For SMS marketing, the future is unclear, with marketers today divided on where exactly this highly personalized (and occasionally overly personal) approach to addressing customers will belong in the landscape.
As it stands, the future of SMS marketing has two main paths, and which one will win out (or where both can coexist) isn’t yet known:
First, traditional campaigns are becoming increasingly advanced through added statistical support from increasingly in-depth data.
Second, SMS chatbots are taking on a larger role in improving customer experience and generating leads.
Why SMS Marketing Works
For the first path, it’s important to note some of SMS’s strengths as a medium for marketing campaigns.
– SMS boasts an open rate of over 90%
-It’s minimalist—requiring no design elements and no ad space purchases
-And, perhaps most importantly, it’s perceived as highly personal
But that last point can also be a problem. Since SMS messages arrive where personal texts from families and friends do, the medium is inherently is more personal than email marketing, print, or mobile ads. Add onto that the growing amount of data marketers have on hand to tailor messages to each subscribers and you can run into some issues with overly familiar, overly intrusive SMS marketing.
Where we should be careful with SMS
With this in mind, it’s crucial that SMS campaigns never make potential customers feel as though their privacy is being invaded, or that marketers are overstaying their welcome. And part of avoiding issues with overstepping the bounds of personalization starts with adhering to the appropriate rules and regulations, including.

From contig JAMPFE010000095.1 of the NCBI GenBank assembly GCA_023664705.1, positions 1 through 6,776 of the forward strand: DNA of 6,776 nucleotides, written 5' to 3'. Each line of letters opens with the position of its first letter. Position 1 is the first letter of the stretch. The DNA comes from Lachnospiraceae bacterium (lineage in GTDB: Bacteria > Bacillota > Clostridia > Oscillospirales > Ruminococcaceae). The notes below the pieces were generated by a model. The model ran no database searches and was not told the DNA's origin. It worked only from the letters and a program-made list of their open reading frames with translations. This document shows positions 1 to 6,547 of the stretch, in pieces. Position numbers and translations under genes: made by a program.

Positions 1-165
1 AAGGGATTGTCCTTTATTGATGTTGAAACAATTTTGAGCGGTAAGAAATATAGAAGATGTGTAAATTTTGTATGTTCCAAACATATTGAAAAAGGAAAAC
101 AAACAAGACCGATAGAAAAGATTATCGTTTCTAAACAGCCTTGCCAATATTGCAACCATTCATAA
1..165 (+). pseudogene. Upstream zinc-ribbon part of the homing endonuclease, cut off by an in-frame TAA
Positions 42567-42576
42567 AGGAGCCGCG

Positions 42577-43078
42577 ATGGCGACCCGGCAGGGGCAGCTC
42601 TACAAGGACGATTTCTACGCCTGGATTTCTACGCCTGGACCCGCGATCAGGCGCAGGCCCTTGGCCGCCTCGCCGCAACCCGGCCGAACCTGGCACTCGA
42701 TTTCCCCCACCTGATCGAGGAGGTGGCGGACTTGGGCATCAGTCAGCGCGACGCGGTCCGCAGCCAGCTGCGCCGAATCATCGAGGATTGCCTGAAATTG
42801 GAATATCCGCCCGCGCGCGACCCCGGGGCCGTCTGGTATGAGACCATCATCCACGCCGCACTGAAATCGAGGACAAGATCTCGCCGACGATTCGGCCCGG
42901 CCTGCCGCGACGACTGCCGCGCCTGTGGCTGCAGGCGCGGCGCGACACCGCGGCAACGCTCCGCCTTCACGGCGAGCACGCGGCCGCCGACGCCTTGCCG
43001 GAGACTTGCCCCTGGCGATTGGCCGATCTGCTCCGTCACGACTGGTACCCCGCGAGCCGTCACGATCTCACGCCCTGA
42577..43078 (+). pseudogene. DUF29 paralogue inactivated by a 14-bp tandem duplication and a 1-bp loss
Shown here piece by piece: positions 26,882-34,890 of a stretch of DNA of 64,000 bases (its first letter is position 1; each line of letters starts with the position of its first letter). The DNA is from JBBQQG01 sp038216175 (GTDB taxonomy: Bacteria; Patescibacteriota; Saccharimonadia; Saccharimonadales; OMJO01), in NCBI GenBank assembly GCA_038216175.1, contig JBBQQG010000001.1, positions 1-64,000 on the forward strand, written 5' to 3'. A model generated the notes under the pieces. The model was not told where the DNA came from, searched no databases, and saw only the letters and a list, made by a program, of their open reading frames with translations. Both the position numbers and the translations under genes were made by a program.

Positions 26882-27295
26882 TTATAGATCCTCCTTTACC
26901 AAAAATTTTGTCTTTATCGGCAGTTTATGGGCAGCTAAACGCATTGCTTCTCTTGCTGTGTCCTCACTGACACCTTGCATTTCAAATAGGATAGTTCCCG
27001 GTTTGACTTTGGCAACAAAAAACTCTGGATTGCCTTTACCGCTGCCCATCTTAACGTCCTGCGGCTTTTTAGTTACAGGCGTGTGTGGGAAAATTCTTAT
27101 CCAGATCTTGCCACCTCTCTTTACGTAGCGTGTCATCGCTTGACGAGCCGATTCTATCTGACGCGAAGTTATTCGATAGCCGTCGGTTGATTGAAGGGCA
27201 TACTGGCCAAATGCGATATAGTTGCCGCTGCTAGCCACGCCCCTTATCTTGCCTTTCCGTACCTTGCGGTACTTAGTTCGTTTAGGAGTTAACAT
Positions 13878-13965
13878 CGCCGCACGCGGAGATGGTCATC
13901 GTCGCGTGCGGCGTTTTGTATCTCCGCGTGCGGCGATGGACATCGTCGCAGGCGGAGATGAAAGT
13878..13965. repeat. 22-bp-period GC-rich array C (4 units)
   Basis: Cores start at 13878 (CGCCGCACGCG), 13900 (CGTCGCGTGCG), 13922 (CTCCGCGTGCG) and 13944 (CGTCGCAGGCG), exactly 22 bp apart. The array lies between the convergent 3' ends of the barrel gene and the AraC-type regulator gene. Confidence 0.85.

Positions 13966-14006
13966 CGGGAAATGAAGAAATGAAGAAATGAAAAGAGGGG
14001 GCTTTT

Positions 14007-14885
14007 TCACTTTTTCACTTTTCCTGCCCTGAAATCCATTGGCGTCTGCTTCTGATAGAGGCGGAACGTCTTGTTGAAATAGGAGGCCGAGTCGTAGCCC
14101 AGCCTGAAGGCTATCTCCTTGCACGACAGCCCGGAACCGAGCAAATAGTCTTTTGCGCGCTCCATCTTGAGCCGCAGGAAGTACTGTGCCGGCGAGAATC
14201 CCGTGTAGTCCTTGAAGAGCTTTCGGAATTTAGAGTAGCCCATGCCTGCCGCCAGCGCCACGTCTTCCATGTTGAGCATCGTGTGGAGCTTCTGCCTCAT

-Keeping opt-in and opt-out records for at least 6 months
-Not directly advocating the use of tobacco, alcohol, or other drugs
-Only contacting people between 8am-9pm their local time.
But this highly personal channel and its extensive personalization capabilities can also be used for good.
The Future Of SMS Marketing
Leveraging AI and Machine Learning, marketers can target subscribers based on their purchasing habits. So, if a customer typically buys a coffee between 8-10am between Monday-Thursday, but doesn’t typically buy on Fridays, you can use location data and purchasing habits to incentivize them to stop by your coffee shop while they’re walking through your neighbourhood at 8:30 AM on a Friday.
Down the other path, SMS chatbots could potentially create a very different future for SMS. These bots are set to dramatically improve customer service, and customer experiences in stores and environments. A great example is from Kik founder and CEO Ted Livingston, where he imagines being at a sporting event and instead of downloading an app, signing up, adding payment info, browsing the info, ordering, and confirming the order you could simply text the stadium instead. The stadium chatbot would then communicate with the customer over SMS to seamlessly get their order and seat info—making the whole process as easy as sending a text.
And that’s just the start of possible SMS chatbot applications. There are endless opportunities to use SMS for easy information retrieval—including allowing users to text for more information on an ad they’ve seen, or letting them sign up via SMS to receive discounts, or employing SMS codes to collect leads for SMS drip campaigns.
For both data-driven personalization on SMS campaigns and increasingly employment of chatbots, marketers have an immense opportunity with SMS as channel. Whether campaigns or chatbots will win out—or whether both will find a place in the landscape—only time will tell. Whatever comes, respecting the personal nature of SMS, following current rules and regulations, and ensuring optimal customer experience will be key for marketers looking to master this medium.
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